Preparing for an interview for a Clinical Research Training Fellowship

Professor Moira Whyte: So the interview or the CRTF is extremely important, which of course is why it’s done. It tells us very clearly whether the candidate themselves really owns their own project, whether they have enthusiasm for it, whether they understand the questions that they’re trying to address, and if they understand the experimental approaches that they’re going to use. And this becomes remarkably clear in the interview, often from some quite simple question about an aspect of the project. whether the candidate really themselves has ownership of their proposal. Professor Faisal Ahmed: Of course we’re not expecting that person to necessarily be an expert in the area they’re going to be launching in to, but they need to have some knowledge of what they plan to do. Sometimes we come across people who have never been in the lab before and the project they’re proposing is something very laboratory based. That’s all right as long as they have an idea of what it involves, what the
pitfalls might be, and I think that’s very useful. Professor Elieen Joyce: I think preparation is critical because, even if you’re very nervous, if you’ve gone through the topic and have been asked questions on it before, you’re more likely to be able to answer properly. So I would say practice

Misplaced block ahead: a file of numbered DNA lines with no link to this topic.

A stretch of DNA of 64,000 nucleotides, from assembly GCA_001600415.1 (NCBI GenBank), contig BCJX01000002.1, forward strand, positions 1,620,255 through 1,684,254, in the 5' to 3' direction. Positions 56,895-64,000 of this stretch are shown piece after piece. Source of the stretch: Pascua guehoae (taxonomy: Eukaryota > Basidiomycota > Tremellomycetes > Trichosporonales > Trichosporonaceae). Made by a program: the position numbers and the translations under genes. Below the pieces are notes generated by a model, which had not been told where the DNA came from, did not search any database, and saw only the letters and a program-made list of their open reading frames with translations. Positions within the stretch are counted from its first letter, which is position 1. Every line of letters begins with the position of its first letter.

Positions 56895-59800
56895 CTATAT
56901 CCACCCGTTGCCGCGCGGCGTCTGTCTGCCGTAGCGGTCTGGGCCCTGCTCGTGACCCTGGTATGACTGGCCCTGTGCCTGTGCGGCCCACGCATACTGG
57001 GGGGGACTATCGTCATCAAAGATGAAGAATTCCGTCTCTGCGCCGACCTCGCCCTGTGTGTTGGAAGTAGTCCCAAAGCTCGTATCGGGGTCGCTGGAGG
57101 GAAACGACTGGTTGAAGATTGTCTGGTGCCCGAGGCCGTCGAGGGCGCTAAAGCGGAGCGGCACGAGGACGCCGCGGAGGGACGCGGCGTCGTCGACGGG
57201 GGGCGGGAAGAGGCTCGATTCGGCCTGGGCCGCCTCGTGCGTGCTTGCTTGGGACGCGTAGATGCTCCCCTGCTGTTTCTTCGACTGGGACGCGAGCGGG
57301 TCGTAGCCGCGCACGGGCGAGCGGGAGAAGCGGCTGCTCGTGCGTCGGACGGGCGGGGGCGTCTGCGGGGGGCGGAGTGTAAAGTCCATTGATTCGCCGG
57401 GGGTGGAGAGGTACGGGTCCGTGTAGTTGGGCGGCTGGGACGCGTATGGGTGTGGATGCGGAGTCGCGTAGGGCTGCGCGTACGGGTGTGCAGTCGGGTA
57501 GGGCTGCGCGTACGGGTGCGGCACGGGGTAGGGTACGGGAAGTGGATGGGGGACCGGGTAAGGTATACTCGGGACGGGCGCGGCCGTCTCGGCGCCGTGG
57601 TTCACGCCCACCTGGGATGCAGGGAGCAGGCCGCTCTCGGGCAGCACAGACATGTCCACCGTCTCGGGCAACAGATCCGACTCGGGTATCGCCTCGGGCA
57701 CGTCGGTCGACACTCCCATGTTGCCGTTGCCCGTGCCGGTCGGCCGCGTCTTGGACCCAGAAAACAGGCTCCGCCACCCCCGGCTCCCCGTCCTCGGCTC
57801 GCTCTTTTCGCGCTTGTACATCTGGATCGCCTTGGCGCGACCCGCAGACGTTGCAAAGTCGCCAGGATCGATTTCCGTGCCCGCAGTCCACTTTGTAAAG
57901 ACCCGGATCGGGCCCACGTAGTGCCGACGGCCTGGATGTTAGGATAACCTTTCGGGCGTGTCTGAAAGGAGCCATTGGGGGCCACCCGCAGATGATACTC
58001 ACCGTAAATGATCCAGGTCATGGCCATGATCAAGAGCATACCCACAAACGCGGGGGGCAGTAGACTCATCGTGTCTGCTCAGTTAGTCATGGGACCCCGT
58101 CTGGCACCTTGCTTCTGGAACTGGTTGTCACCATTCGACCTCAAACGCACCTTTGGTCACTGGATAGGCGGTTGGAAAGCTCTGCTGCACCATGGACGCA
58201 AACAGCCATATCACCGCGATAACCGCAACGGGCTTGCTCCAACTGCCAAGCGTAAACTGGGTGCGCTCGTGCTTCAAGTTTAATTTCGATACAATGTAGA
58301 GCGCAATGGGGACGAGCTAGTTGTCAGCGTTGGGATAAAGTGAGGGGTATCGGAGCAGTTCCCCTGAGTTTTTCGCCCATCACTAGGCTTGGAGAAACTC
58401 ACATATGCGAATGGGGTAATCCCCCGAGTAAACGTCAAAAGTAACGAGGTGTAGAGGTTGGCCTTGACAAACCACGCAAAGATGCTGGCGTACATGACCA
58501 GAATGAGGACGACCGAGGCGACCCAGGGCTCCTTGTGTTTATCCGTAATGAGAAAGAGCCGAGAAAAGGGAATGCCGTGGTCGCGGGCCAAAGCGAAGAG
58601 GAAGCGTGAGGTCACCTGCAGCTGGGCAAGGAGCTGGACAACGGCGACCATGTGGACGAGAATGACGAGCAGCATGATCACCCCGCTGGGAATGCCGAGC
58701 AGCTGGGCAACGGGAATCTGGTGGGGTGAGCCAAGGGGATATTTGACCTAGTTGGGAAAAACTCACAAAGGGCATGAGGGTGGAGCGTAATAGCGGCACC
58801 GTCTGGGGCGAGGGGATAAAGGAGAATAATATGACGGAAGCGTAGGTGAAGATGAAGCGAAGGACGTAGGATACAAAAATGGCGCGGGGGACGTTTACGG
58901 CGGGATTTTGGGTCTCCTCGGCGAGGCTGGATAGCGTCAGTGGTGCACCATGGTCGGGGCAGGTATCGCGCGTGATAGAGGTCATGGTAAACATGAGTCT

being in an interview situation with people around you in your work environment, colleagues or friends, so that you are aware of potential questions that could be asked, and that you feel more comfortable in a situation where you’re in front of a panel of a lot of different people. Professor Ian Sabroe: So when a person comes in for interview, the key thing that they need to understand is all of us have been in the chair that they’re sitting in and all of us have started our careers somewhere, so actually we’re on the side of the candidate. We’re not trying to catch them out, we want to give them an opportunity to show what they know and to shine. We understand that they’ll be nervous, we see different levels of confidence and we make full allowance for that. Professor David Ray: It’s absolutely essential that the candidates take the opportunity of having, probably multiple practice interviews within their host institution or network of colleagues. They need to be challenged to defend the project, they need to engage in the experience of dialogue where they’re being challenged and pushed to explain things, and that they can explain things in two or three sentences clearly, and that’s absolutely essential. Professor Elieen Joyce: The other thing about the interview is that it gives the candidate time to look at the reviews that they receive from their written project and to prepare their presentation in the face of that. And I think if a candidate takes on board some of the reviewers’ comments it becomes quite clear to the panel that this has been the case, and it makes you feel that the candidate has some level of reflection about their project. And that’s rather encouraging, I think, about a potential scientist or a leader in the field. Dr Hamish McAllister-Williams: I think the three minute presentation the candidates give can be very challenging for them. They’re often very nervous when they first come in, and I think that it’s important to maybe start off on some solid ground, something to try and help them relax a little bit. The panel are very used to candidates being anxious and I don’t think people should overly worry about that. But I think it is a good thing to think about how you’re going to cope with that and, as I say, maybe start your three minute presentation off by something that you can be reasonably nice and safe and secure on. And I think, make sure that you’ve practised it plenty of times so that you know what you’re going to say and you know that it’s not going to take lots more than three minutes. In terms of the content of that three minute presentation, I think the applicant really needs to be able to give a little bit of a snapshot of themselves, where they are in their career, and how the CRTF is really going to help them move on to the next stage of their career. Then I think it’s important to be able to stress the importance of the